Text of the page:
Experiencing a bit of derealization? You’re not alone, my friend. Studies say 26% to 74% of people have danced with short-term derealization at least once. Stress, anxiety, fatigue, or a bit of substance use – these can all be the DJ spinning the tracks of your brief dissociative episode.
But hold on, chronic derealization? That’s the concern, often stepping into the cycle with trauma or some sneaky health issues. It’s not just a minor inconvenience; it’s like life handed you a meal-ticket, and you’re struggling to be in the front row.
So, what is this derealization thing? It’s like your brain decided to pull a magic trick, making you feel distant from the world, or like you’re wearing those funky 3D glasses without asking for them.
Objects playing size and color swaps, time tap-dancing like it’s on speed, sounds cranking up or dialing down – it’s a real circus in your head. And hey, it’s not just watching life; it’s like you’re binge-watching it on a screen, not really in the scene.
Reasons for Derealization
Why does this happen? Well, picture this – a history of recreational drug use can be the trigger, or maybe you’ve got a knack for avoiding tough situations. Throw in a dash of depression or anxiety, especially the heavy-duty kind with panic attacks, and you’ve got the perfect recipe for a dissociative cocktail.
Oh, and let’s not forget the trauma, whether it’s childhood abuse or life throwing some heavy punches your way. It’s like the universe handed you a wild card, and now you’re navigating a maze of distorted reality.
Now, depersonalization, that’s another beast in the same circus. Feeling detached from your body or environment? Yeah, that’s depersonalization’s signature move. It’s like your mind decided to take a vacation while your body and surroundings kept going. Not many folks end up in the depersonalization/derealization disorder club, but those who do often share a common backstory.
Main Causes of Depersonalization and Derealization
Childhood abuse, be it physical, sexual, or emotional, can be the ticket to this exclusive club.
Emotional abuse, in particular, can leave its mark and become the VIP pass to a future of depersonalization and derealization.
Trauma is another bouncer at this club – war, rape, or even a bad car accident can open the door to the dissociative party.
So, what are the symptoms of derealization? Picture this: living in a movie, feeling emotionally disconnected from others, surroundings going blurry or unreal, or on the flip side, being hyper-aware like you’ve cranked up all your senses to eleven. It’s like you’re starring in your own reality show, but the script is all over the place.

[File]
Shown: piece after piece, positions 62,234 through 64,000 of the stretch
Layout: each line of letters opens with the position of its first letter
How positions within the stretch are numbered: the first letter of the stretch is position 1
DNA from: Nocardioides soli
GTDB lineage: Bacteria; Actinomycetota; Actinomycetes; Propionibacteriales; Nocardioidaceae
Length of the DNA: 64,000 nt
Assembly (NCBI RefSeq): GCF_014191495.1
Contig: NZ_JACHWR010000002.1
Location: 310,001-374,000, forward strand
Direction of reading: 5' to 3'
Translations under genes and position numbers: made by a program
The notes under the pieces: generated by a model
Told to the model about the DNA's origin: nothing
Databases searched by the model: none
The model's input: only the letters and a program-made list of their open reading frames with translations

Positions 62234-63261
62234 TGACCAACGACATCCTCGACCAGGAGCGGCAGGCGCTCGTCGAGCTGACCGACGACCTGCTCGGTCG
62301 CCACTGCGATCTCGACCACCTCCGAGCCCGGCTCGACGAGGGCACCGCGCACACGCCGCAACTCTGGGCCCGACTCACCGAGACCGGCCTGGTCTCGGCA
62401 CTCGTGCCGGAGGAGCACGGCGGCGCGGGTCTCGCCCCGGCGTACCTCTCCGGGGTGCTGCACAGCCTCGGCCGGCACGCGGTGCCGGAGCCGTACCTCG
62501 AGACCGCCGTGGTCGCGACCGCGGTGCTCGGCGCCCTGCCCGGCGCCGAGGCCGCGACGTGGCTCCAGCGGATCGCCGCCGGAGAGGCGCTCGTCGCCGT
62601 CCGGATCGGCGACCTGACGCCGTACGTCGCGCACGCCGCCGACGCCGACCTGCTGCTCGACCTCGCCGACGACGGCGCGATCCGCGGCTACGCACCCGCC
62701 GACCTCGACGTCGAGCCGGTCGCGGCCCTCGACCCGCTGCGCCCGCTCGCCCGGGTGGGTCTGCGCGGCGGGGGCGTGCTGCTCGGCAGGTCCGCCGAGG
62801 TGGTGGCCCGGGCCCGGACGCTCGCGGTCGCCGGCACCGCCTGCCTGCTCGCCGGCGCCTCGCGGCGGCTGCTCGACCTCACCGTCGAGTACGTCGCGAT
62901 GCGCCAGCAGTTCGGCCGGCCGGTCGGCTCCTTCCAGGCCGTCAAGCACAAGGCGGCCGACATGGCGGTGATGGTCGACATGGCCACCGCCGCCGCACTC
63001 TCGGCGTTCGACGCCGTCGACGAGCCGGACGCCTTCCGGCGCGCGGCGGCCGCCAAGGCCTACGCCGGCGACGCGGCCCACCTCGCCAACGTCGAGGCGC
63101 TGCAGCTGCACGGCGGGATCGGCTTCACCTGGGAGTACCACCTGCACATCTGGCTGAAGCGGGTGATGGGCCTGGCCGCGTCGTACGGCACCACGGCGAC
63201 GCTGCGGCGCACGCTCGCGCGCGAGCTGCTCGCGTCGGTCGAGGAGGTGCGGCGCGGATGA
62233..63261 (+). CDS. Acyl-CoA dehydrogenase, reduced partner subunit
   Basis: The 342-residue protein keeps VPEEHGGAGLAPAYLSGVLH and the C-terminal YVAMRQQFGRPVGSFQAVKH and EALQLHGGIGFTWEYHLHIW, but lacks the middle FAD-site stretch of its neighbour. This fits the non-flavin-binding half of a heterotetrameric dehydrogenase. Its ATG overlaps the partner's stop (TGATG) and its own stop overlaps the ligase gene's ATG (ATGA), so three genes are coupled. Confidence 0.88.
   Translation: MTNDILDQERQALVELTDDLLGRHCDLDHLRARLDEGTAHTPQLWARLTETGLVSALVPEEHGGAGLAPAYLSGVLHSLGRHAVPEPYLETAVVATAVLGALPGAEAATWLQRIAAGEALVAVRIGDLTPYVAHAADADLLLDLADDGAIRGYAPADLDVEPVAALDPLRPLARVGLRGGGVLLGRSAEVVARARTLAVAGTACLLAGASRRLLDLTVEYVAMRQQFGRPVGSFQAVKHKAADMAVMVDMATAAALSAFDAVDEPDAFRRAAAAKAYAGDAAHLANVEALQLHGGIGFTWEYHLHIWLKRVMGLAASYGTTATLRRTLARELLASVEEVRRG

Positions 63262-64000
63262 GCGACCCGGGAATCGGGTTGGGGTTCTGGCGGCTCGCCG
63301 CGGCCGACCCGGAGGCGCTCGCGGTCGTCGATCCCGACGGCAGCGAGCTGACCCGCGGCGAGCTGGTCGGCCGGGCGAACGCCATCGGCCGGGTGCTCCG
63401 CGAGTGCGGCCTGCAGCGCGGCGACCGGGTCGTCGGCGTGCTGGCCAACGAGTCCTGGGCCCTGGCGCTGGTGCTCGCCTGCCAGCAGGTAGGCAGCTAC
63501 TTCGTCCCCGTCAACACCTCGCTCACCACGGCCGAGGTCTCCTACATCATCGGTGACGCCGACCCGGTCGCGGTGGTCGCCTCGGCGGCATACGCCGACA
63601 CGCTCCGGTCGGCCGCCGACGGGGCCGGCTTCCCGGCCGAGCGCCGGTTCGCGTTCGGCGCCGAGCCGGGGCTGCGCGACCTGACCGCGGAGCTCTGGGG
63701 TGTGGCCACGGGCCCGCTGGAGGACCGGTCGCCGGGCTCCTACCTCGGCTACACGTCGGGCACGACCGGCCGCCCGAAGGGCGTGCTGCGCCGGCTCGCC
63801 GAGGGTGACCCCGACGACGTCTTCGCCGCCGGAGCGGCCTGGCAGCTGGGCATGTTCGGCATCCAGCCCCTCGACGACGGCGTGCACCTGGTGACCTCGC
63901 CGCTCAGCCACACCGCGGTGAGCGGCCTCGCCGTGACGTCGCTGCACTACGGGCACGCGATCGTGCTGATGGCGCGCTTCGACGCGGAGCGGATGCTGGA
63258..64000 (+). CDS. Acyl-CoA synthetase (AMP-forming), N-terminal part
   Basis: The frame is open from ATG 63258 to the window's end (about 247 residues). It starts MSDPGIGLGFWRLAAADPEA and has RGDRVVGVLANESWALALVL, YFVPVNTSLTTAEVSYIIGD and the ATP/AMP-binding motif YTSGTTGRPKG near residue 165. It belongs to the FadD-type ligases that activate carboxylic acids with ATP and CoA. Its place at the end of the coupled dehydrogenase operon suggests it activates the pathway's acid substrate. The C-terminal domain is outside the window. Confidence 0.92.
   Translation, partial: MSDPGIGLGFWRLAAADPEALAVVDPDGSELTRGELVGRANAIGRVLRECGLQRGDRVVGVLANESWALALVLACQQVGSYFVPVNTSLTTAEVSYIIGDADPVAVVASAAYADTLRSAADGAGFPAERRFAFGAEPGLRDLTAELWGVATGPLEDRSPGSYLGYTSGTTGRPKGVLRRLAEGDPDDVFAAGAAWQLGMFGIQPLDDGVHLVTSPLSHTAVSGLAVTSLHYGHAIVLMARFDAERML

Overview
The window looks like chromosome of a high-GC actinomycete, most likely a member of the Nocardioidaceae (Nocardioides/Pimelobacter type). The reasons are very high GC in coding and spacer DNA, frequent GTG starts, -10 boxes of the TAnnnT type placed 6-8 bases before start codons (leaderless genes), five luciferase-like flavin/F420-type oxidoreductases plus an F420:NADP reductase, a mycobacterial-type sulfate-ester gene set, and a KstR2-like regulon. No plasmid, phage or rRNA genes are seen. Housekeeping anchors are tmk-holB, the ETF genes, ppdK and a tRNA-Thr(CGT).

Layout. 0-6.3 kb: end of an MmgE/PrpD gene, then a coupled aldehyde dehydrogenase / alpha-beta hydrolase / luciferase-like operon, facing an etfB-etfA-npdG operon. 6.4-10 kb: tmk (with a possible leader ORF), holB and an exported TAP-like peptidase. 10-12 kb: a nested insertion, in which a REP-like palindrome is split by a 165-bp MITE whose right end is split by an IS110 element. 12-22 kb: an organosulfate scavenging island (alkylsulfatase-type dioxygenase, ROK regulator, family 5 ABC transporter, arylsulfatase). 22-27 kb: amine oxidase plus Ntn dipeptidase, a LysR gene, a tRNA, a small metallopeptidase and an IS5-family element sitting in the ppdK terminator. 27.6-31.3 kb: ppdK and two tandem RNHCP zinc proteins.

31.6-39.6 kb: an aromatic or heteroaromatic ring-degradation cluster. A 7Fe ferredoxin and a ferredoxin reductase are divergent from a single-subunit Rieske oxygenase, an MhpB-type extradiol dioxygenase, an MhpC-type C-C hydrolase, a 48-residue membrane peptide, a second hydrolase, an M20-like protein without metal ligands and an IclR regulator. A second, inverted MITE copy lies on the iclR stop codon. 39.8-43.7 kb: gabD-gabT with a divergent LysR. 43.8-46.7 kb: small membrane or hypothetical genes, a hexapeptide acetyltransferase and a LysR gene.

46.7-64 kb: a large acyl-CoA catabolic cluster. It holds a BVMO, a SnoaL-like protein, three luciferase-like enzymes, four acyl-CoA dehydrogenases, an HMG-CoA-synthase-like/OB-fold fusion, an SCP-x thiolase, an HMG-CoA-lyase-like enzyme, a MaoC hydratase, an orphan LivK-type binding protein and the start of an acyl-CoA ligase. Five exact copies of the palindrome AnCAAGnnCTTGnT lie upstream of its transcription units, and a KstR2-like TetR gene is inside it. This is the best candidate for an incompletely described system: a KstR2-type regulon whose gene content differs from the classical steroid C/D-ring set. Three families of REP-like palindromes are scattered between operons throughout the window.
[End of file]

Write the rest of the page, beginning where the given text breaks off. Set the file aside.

Let’s combat Derealization and Depersonalization:
Exercise is not just for gym rats, my buddy. It’s the silent warrior in the struggle against annoyance—the cunning partner of derealization. But hey, even a quick walk can have a positive impact; there is no need for rigorous exercise. In this tale, cardiovascular exercise—the kind that makes your heart race—becomes the hero. It’s about taking a mental vacation from the chaos, not about being a fitness expert.
Not sure where to begin when it comes to exercising? Walking is like your silent champion, waiting to be noticed. It’s more than just moving your body; it’s a way to take a break from the craziness inside your thoughts. You wouldn’t believe how much a quick walk around the block can do to reduce cortisol, the stress hormone, and give you a moment of peace.
3. Make a Connection with Others
Do you get a dissociative bubble feeling? Break it through social interaction. Talk about your experiences with loved ones, close friends, or a support group. It can really change your life to know you’re not alone on this bizarre path. When the world seems surreal, human connection serves as an anchor.
4. A Structured Routine
In the chaos of denial, create a schedule and organization. In the face of uncertainty, it gives one a sense of stability. Maintaining a regular daily routine can serve as a stabilizing factor, providing protection from the erratic whirlwinds of dissociation.
Don’t forget, you’re the main character in this story, and even in the middle of the dissociative circus, you can find your way back to reality.